For years, I've loved this fresco of the Communion of the Apostles. I've referenced it in my own work, and it was such a delight to spend time in front of it and sketch it on location.
Saint Eustathios of Antioch
Saint Sophia was the cathedral Church. It is a large three-aisled basilica. It probably never had a dome. It was built in the 11th century, before the great schism. This church is so unique because it contains the oldest extant Byzantine frescoes, dating about 1,000 years ago. The Orthodox churches generally favored mosaics for wall decoration until this time, and Greeks continued using mosaics for a couple more centuries. Fresco painting developed first as a Slavic expression of Orthodox iconography.
From the Ascension
Saint Sophia was converted to a mosque during Ottoman rule. The Turks plastered and/or whitewashed over the frescoes. Their existence was unknown until the mid-20th century when the Communist governent was using it as a concert hall (the acoustics are superb--I chanted a hymn in the church) the frescoes were discovered underneath the whitewashed walls. The Ottoman plaster and whitewash was removed to reveal these frescoes. They offer an unique glimpse into the earliest Byzantine fresco painting. Although the basilica is large, the frescoes are only in decent condition around the sanctuary. The rest of the church contains few extant frescoes.
I love the classical epxression of form preserved here.
Thanks to Father Ilya, we were able to see the Narthex, which is closed to visitors. The narthex is filled with frescoes in decent condition. The narthex is very unique. It is about as long as the church, but is situated cross-wise, so the entire structure is like a "T." The narthex has two stories, and the second story has an extrior porch (shown above).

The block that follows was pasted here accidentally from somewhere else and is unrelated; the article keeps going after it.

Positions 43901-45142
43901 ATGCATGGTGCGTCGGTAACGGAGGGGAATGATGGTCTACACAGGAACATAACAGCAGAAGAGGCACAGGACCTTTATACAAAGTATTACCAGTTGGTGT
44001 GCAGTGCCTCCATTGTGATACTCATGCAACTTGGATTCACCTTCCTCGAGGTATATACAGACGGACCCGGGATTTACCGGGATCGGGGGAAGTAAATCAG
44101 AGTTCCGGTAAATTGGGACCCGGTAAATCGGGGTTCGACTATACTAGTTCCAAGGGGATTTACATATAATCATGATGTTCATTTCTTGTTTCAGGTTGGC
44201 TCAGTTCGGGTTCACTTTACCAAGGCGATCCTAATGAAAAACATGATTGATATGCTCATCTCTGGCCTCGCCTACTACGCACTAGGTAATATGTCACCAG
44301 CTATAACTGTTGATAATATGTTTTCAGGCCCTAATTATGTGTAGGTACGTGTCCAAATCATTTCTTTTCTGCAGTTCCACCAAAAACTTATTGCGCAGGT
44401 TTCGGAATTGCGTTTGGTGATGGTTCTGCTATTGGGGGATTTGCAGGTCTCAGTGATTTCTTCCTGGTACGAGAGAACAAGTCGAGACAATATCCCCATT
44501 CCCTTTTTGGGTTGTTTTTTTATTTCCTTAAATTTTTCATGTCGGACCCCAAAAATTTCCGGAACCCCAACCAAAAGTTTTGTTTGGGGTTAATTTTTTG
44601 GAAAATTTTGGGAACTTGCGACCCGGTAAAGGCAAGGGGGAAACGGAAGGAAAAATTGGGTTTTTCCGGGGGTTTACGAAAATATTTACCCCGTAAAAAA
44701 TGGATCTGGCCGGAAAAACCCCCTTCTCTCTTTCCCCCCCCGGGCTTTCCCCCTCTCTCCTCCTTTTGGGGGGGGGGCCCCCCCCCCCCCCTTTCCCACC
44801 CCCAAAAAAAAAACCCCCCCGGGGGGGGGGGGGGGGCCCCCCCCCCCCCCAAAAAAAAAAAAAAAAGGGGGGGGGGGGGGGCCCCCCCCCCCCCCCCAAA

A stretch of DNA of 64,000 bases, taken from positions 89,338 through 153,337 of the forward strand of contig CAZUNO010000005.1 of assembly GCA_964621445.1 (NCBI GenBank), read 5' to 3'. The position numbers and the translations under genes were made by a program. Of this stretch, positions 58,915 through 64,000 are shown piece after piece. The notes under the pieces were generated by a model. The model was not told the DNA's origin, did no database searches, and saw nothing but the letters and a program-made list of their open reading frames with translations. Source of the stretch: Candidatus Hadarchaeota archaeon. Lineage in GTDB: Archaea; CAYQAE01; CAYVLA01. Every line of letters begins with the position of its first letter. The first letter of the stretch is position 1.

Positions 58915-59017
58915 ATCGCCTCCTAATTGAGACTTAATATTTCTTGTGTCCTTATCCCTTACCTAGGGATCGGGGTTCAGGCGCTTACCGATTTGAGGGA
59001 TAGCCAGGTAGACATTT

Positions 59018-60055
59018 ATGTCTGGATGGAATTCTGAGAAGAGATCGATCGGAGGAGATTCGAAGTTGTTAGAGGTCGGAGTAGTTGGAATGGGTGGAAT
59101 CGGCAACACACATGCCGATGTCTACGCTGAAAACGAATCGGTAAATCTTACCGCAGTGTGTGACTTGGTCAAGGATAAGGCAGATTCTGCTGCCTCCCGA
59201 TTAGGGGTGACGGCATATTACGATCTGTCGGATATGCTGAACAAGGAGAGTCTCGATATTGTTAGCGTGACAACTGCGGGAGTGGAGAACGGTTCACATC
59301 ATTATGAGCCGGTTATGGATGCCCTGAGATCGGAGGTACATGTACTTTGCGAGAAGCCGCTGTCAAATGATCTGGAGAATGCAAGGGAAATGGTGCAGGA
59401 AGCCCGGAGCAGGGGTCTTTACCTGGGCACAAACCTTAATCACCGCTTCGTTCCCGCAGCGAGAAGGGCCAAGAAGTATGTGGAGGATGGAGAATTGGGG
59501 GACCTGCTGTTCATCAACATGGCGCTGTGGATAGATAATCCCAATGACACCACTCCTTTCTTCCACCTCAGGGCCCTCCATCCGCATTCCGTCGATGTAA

The group continued the tour, but I remained in this incredible space. I spent close to two hours in Saint Sophia until they closed the church and kicked me out at 18:00 (6pm).
With all the important churches closed, I began my exploration of the winding streets of the old town of Ohrid.
I walked out to the picturesque St. John's church, perched out over the water.
I took a wooded trail back into town.
I ate a Greek salad at a waterfront restaurant. The vegetables are fresh and delicious here. I enjoyed painting the beautiful scenery before my dinner. After dinner, I walked along the waterfront and watched a folk ensemble perform traditional music and dance before retiring to the hotel to write this post. Tomorrow, we'll have an early start to see monasteries in the dramatic canyon setting, before returning to Serbia to visit important monasteries in Kosovo and Metohija.